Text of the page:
And while Chris Mack's game plan methodically ran his opponent out of the gym, Young's seemed to change with his personnel. A young group of Cone, Alleyne, Hunter Cattoor, Tyrece Radford, and a big (either P.J. Horne or John Ojiako) felt active and fast, if not always efficient. Cone would move masterfully between screens and make plays on the perimeter. And while not the most adept defensive grouping, the youngsters did well to hold their own.
Ball movement all-but stopped with Nolley on the floor, as Tech resorted to more isolation-heavy play. Nolley seemed pressed to make an impact, and often found himself taking contested shots in the post. The Hokies' leading scorer finished the night with just six points on 2-9 shooting, and even more disturbingly failed to contribute in any other way.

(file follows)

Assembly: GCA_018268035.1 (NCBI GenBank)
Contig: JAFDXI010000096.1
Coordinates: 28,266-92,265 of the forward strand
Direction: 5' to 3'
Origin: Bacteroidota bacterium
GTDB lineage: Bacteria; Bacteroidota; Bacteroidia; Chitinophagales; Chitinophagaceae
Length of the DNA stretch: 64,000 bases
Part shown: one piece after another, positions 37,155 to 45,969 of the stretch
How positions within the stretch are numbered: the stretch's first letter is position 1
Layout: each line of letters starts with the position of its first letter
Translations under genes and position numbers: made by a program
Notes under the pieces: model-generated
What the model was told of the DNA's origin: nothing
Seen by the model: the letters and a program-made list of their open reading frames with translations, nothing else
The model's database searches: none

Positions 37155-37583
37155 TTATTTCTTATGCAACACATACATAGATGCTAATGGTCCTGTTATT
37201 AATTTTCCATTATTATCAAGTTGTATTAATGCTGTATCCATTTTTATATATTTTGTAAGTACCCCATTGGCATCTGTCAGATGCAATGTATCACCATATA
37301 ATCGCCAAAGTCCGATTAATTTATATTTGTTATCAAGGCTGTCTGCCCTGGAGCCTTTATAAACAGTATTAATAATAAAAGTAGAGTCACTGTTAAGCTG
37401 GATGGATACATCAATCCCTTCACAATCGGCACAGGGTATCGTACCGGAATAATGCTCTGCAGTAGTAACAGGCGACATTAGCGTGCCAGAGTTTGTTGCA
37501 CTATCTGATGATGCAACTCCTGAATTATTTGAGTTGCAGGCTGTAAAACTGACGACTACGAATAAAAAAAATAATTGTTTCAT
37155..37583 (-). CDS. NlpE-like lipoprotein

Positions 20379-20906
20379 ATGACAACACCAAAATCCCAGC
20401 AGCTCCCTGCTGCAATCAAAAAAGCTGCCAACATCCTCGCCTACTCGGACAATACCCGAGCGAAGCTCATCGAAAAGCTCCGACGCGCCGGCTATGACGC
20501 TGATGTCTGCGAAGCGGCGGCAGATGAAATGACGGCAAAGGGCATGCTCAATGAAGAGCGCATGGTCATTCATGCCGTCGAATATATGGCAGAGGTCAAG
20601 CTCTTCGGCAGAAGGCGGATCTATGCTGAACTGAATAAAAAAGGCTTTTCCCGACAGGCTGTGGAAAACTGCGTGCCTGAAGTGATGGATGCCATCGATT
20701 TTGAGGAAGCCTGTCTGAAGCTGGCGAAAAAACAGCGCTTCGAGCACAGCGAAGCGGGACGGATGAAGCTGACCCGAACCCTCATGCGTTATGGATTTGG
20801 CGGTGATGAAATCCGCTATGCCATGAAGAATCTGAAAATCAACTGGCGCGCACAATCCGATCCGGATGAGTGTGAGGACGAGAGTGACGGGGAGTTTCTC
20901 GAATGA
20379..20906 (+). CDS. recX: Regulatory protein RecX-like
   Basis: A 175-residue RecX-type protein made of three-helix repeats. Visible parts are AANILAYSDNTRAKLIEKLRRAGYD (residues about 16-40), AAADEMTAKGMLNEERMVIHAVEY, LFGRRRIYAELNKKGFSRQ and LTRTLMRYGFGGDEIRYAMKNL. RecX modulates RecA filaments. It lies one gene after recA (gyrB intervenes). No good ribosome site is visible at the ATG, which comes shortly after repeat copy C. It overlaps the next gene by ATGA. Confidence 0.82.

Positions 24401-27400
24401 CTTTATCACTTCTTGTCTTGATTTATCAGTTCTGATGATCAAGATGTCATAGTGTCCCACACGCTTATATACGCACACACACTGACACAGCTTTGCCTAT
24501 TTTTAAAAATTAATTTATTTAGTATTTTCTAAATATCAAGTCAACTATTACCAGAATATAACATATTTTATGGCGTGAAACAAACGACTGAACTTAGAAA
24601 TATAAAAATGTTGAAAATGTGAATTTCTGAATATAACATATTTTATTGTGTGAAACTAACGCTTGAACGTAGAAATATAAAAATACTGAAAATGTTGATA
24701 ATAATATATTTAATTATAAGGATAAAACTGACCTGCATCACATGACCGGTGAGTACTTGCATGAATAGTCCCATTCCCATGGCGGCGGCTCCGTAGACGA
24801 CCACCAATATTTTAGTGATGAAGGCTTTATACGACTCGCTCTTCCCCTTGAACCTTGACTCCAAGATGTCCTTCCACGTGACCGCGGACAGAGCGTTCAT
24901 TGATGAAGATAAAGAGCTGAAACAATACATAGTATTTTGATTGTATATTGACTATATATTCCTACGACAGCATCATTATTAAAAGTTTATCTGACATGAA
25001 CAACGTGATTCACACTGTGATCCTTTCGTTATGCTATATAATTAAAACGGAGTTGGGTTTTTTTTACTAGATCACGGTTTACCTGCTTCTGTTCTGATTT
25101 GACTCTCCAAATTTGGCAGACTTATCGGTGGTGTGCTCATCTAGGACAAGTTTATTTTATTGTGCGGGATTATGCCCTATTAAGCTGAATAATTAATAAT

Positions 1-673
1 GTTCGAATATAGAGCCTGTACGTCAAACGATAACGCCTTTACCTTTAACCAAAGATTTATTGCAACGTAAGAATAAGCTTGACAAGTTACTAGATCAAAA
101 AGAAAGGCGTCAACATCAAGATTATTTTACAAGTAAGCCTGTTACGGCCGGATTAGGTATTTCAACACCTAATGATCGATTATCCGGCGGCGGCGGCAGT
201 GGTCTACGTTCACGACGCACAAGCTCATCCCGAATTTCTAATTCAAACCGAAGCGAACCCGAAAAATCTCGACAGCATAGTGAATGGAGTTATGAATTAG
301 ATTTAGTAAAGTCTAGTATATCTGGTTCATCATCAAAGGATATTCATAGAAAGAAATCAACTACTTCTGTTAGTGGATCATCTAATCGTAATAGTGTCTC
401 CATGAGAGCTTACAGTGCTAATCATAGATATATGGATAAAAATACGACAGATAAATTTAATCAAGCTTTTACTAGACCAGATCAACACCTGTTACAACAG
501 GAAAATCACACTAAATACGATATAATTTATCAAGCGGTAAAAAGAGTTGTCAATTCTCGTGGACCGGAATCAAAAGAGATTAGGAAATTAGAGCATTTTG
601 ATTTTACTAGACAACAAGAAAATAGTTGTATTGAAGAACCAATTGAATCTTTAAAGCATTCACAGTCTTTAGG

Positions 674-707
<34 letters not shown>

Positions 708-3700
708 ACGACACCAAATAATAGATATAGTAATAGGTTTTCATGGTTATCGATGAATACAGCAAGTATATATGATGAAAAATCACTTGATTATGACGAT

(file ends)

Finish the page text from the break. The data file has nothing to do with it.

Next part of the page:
At his best, Nolley is a difference maker. Even when his jumpers don't fall, the wing can still make his presence felt. He can grab rebounds, act as a secondary distributor, and even show up defensively. But on Sunday night he racked up just one board and one assist, while giving the ball away five times. Despite the struggles, Young has the same message for his forward:
"Don't turn down a good shot," Young said. "If you turn down a good shot, I'm going to take you out of the game. I'm not going to take you out of the game for missing a shot. But he had a tough night. (Louisville) can put a Sutton on him, a big, strong athlete on him and he had a hard time getting to some spots that he typically does. But that's the only message I've had for him."